JONES FASTEST IN SMALL ASPHALT WORLD CHAMPIONSHIPS FIELD by Matt Kentfield
Only 10 Super Late Models In Town For 200-Lap Race
Located in heart of the stock car racing country, the half-mile Concord Motorsport Park should have some of the healthiest Super Late Model fields in the country, especially for season-ending special events such as this weekend’s Asphalt World Championships.
driver from Goldsboro, NC earned his first-career pole position for Saturday’s 200-lap feature, but he is still disappointed by the number of cars in attendance.
“We’re happy with the pole, but we really wish there were more cars,” said Jones. “Only 10 cars took time, it’s a shame. The beginning of the year, they were talking about this race being 400 laps and paying some big money. Then they changed the purse from $10,000 last year to $5,000-to-win this year, and they made the race only 200 laps. So that combination kept some guys away I guess.”
Jones’s stipulation on why some drivers stayed away may be true, but there were other factors that likely kept some drivers away.
Freddie Query isn't very happy about the small car count at Concord for this weekend's Asphalt World Championship. (51 Photos)
First, a total of nearly 70 Super Late Model teams competed in last weekend’s All American 400 festivities at Nashville. Several teams came out of there with torn up equipment, and with less than a week to get it all fixed, many may have just knocked this weekend off the schedule.
Those that were able to come out of Nashville clean or that were able to get their cars fixed had some choices to make. Other tracks in the Southeast are holding major Super Late Model events this weekend, many offering larger purses.
In addition, one of the biggest races in Super Late Model racing, The Snowball Derby, is scheduled for the first weekend of December and some drivers may be saving their equipment for then.
According to multiple-time Concord track champion Freddie Query however, the ratio of money spent to money won back for the Super Late Models at his home track is the main reason drivers want to stay away.
“The biggest reason the car count is the way it is is because the track cut the purse,” said Query. “Not only did they take money off for the winner, but they didn’t add any more money for the guys in the back than on a
MIke (#24) & Ben Rowe (#00) made the long trip down from Maine, but found just eight other cars there to compete with them. (51 Photos)
But, sometimes logic doesn’t always prevail.
The third edition of the AWS, despite drawing cars from as far away as Maine, will have only 10 Super Late Models take the green flag Saturday afternoon.
The usual Concord suspects were there, including multiple-time track champion Freddie Query and this season’s Rookie of the Year Clay Jones. Also in attendance were the father-son duo Mike and Ben Rowe, Pro Stock (northern Super Late Models) heroes from the Northeast-based PASS series. These drivers were joined at the track by only a handful of their colleagues.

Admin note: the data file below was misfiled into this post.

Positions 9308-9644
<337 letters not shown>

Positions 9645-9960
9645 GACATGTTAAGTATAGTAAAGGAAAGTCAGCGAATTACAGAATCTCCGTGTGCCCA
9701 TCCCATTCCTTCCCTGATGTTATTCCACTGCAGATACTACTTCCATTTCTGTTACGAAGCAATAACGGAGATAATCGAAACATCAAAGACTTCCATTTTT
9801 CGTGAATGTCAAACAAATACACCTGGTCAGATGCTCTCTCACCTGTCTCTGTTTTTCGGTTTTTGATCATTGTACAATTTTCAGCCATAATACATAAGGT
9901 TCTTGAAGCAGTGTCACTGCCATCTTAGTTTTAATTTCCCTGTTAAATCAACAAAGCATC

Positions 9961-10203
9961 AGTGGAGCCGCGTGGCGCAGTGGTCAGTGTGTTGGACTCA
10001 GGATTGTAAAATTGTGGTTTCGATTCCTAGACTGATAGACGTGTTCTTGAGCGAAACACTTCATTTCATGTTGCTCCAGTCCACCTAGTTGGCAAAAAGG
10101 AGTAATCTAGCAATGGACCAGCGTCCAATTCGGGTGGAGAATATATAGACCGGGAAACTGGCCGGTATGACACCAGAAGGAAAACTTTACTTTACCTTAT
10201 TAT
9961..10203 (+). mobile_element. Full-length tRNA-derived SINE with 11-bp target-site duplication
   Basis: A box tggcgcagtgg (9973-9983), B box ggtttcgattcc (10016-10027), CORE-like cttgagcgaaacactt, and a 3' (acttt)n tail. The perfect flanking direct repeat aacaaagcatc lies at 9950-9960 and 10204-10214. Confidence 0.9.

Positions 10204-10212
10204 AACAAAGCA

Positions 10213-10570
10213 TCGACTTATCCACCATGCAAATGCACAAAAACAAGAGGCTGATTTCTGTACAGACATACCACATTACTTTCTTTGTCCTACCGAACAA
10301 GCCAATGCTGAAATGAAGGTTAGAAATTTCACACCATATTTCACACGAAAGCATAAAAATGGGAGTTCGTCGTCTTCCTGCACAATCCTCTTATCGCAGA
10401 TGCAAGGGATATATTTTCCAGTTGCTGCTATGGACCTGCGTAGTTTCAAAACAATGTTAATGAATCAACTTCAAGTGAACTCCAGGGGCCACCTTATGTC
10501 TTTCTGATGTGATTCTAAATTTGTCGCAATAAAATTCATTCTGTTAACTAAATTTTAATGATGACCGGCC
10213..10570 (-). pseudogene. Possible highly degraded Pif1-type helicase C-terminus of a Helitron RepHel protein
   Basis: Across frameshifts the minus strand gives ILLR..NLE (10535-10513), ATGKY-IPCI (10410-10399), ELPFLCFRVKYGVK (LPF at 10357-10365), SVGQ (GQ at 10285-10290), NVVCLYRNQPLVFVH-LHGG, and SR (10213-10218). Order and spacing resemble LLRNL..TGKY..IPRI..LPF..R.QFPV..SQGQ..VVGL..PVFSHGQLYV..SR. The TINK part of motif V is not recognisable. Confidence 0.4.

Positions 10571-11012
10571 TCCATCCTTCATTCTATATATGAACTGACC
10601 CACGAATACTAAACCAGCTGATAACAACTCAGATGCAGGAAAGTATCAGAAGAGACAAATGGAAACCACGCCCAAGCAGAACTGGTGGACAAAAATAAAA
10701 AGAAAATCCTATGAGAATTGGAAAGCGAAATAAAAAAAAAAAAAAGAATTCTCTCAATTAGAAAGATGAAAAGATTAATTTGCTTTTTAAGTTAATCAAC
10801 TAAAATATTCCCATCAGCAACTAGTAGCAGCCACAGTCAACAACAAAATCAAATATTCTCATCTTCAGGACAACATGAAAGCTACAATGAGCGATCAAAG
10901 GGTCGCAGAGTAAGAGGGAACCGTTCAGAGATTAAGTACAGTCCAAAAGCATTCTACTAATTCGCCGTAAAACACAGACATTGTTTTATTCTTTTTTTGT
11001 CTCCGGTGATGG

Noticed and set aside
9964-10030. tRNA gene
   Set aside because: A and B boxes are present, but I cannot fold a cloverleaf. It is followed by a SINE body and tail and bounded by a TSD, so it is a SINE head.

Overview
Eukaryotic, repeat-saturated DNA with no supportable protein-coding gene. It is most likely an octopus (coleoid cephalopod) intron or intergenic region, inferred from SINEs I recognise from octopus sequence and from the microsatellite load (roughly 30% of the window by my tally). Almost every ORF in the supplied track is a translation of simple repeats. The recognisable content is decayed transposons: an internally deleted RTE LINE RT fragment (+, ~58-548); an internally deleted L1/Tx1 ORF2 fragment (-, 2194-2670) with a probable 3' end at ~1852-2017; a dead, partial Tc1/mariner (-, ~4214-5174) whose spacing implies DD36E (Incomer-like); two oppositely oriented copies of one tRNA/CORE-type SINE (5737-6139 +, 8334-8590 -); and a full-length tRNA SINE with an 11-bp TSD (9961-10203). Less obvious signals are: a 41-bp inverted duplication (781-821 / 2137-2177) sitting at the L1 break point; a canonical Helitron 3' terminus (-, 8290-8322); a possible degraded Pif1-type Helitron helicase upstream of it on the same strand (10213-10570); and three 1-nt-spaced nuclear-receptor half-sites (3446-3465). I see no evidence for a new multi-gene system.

The low number of cars taking time on Friday afternoon in qualifying did not bother Clay Jones, however. The young
regular 200-lapper here, which they don’t pay enough for as it is.”
Query’s concerns do not stop with the purse that the competitors will receive for this weekend’s event. He believes the track should be disappointed with the car counts, but they’ll be even more disappointed when catching a glimpse at the crowd.
“Tomorrow night’s going to be the real shock when there’s nobody in the grandstands because they’ve increased the (grandstand) price up there too.
“I’ll be shocked if they run Super Late Models here again next year,” continued Query. “The officials were already barking about the car counts today and they were asking me where my cars were. My cars? I only have one, I told them. I said to them they’re not paying enough money. I’m here to support them because I want the series to work, but these cars are expensive and they can’t expect guys to come and race for no money.”
Rookie Clay Jones won the pole for Saturday's 200-lap Super Late Model feature. (Track Photo)
Query is obviously frustrated with the field and the purse for the Asphalt World Championship, but he has just one thing on his mind, beating the cars that did show up. Among the cars in attendance are the cars of Mike and Ben Rowe. The Rowes made the trek from their home in Maine to North Carolina, and although equally disappointed with the car count, they hold plenty of high hopes to invade Concord and come out on top.
“It was a big deal last year, my dad (Mike) and (fellow PASS driver) Johnny Clark came down here last year and
the purse was good and it was just fun,” said Ben Rowe. “We had this race circled on our calendar all season long, then to come down here and see just so few cars it’s really disappointing.”
Disappointing as it is for Rowe, he is still a racer. He’s at Concord to win and he’s got his sights set on just one guy.
“It’s not about the money for us,” said Rowe. “As much as we just like to come down here and run with these guys and have fun, we really just came down to try to chase down Freddie. He’s the man here and hopefully we can beat him.”
The bad news for Query is that he won’t have just the youngest Rowe putting the target on him.
“I’m disappointed with the amount of cars, but I’m just here to get Freddie,” said Mike.
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